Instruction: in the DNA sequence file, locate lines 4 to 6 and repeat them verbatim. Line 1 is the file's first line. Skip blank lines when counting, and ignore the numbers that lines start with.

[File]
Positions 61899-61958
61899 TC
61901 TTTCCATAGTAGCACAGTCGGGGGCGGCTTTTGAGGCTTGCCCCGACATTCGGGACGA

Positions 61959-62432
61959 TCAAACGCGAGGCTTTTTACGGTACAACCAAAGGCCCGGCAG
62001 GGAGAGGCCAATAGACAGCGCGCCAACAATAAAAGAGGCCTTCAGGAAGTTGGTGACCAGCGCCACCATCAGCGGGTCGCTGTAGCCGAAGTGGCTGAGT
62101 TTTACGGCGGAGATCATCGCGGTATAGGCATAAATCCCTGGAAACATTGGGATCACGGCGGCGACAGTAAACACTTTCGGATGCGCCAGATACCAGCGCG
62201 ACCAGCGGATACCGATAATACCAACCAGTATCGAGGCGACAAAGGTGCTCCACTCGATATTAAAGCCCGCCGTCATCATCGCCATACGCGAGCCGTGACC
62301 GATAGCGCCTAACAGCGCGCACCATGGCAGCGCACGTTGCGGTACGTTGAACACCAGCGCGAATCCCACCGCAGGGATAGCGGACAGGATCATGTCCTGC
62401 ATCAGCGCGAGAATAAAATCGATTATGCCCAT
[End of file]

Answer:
Positions 61959-62432
61959 TCAAACGCGAGGCTTTTTACGGTACAACCAAAGGCCCGGCAG
62001 GGAGAGGCCAATAGACAGCGCGCCAACAATAAAAGAGGCCTTCAGGAAGTTGGTGACCAGCGCCACCATCAGCGGGTCGCTGTAGCCGAAGTGGCTGAGT